Frollo developed the villainous features as the result of the necessity to obey the physical restrictions of the church. Archdeacon suffers anguish understanding that his doctrinal virtue is questioned by his desires and “the dis-inhibiting and physical draw” (Hammond 6). The character comprehends that he is not allowed to follow personal carnal desires. However, some physical and psychological peculiarities make him succumb to the situation and interpret his actions in a particular way attempting to justify his actions. The character confesses to Esmeralda that he was satisfied to be the example of chastity devoted to science, but her appearance was like a “snare of the demon” tempting him to betray his ideals and beliefs (Hugo 344). The changes in archdeacon’s behavior happen because he is divided between the obligation to neglect the material world and the physical attraction to a female. Such a division defines Frollo`s inability to control the situation resulting in the negative displays of his character which reveals the other aspect of the duality of the character.
The priest cannot be regarded as a typical anti-hero because he attempts to resist the temptation of the demon. Frollo confesses to Esmeralda that the devil often presented women before his eyes, but archdeacon managed to vanquish him (Hugo 344). Also, the character explains that he read books, fasted and prayed to avoid the temptation. Besides, Lang mentions about the “fury of resistance to his passion” narrating about the priest (7). These details about the personage reveal his desire and intention to stay loyal to the principles of the church. He realizes that the physical and material attractions should be neglected by the priest attempting to follow the restrictions of the religion. Therefore, these intentions and efforts demonstrate the desire of the character to maintain the religious principles and laws. Although Frollo finally succumbs to temptation, he cannot be considered a typical anti-hero because at the beginning he aspires to stay loyal to the church.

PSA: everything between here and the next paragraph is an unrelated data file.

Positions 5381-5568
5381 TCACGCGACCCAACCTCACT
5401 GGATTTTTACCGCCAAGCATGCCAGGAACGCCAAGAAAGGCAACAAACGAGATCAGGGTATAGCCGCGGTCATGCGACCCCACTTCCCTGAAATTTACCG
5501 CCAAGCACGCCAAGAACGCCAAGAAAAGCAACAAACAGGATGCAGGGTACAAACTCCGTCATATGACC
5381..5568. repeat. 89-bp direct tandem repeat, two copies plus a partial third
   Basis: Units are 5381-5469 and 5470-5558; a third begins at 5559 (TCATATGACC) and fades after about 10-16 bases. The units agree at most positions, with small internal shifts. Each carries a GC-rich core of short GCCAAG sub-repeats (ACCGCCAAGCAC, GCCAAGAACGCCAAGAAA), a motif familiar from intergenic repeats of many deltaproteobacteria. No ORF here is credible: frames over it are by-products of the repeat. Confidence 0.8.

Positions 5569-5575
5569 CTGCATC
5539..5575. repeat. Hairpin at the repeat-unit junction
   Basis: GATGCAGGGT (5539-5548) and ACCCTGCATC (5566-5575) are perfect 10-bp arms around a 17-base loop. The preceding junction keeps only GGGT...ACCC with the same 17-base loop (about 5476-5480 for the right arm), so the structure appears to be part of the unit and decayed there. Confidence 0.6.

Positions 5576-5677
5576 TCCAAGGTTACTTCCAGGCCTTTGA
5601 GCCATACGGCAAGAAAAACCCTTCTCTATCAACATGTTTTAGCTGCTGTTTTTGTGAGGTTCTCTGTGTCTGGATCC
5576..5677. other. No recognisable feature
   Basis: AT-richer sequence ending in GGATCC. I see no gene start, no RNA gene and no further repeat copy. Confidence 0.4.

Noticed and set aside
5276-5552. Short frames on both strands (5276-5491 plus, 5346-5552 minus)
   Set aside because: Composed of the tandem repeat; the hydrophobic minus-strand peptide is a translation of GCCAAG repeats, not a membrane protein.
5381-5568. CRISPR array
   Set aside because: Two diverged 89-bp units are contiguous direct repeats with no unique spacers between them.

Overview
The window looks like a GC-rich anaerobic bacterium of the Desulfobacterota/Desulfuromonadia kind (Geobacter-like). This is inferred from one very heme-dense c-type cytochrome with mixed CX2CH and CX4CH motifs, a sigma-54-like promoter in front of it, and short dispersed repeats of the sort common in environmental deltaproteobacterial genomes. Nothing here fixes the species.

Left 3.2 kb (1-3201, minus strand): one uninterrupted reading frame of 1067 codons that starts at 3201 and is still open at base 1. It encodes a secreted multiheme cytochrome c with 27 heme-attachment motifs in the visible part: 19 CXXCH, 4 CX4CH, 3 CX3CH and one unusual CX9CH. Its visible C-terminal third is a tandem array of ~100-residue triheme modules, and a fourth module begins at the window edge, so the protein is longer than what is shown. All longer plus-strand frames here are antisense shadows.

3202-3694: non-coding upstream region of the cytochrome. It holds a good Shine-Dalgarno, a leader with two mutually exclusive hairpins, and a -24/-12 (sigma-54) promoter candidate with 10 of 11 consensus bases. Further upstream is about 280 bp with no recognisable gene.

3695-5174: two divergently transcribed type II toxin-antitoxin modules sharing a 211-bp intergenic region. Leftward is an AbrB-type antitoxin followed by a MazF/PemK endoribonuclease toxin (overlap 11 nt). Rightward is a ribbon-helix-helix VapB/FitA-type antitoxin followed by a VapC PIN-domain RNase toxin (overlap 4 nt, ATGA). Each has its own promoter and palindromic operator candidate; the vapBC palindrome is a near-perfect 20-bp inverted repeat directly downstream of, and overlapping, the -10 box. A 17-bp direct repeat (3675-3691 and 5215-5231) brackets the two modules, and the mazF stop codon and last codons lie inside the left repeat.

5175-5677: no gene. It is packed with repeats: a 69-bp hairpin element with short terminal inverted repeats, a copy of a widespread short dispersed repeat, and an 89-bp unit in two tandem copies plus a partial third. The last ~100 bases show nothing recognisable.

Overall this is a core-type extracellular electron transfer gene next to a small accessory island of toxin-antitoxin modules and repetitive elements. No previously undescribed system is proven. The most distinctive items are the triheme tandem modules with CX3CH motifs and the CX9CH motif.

Thus, the character of Frollo in The Hunchback of Notre Dame is contradictory making him not a typical anti-hero. The duality of the character proves that the priest possesses various traits defining him as a negative and positive personage simultaneously. Such a duality is demonstrated by the ability of the personage to be caring and magnanimous with the orphans and villainous with others; by the attempt to follow the rules of the church and pursue his desires; by the necessity to neglect the material world and the physical attraction to a female. Therefore, the demonstration of the positive features proves that Frollo cannot be considered a typical anti-hero because he has the qualities of nobility and magnanimity.
Baldick, Chris. The Oxford dictionary of literary terms. OUP Oxford, 2015.
Gale, Cengage Learning. A Study Guide for Victor Hugo’s “The Hunchback of Notre Dame”. Gale, Cengage Learning, 2016.
Hammond, Craig Andrew. “A Mysterious Jewel of Hope, Part-Formed Possibility & Future Redemption: The Hunchback of Notre-Dame as Homo-Absconditus.” Paper presented at the 5th Global Conference:‘Hope: Probing the Boundaries. vol. 10, 2013, pp.1-18.
Hugo, Victor. The Hunchback Of Notre-Dame. Translated by Isabel Florence Hapgood, Anncona Media, 2014.
Lang, Andrew. Criticisms and Interpretations. Notre Dame de Paris, by Victor Hugo, Bartleby, 2007, pp. 7-10.
Yearsley, Scott. “Sexuality in Hugo’s Notre-Dame de Paris.” Stanford French Review 3, 2010, pp. 1-14.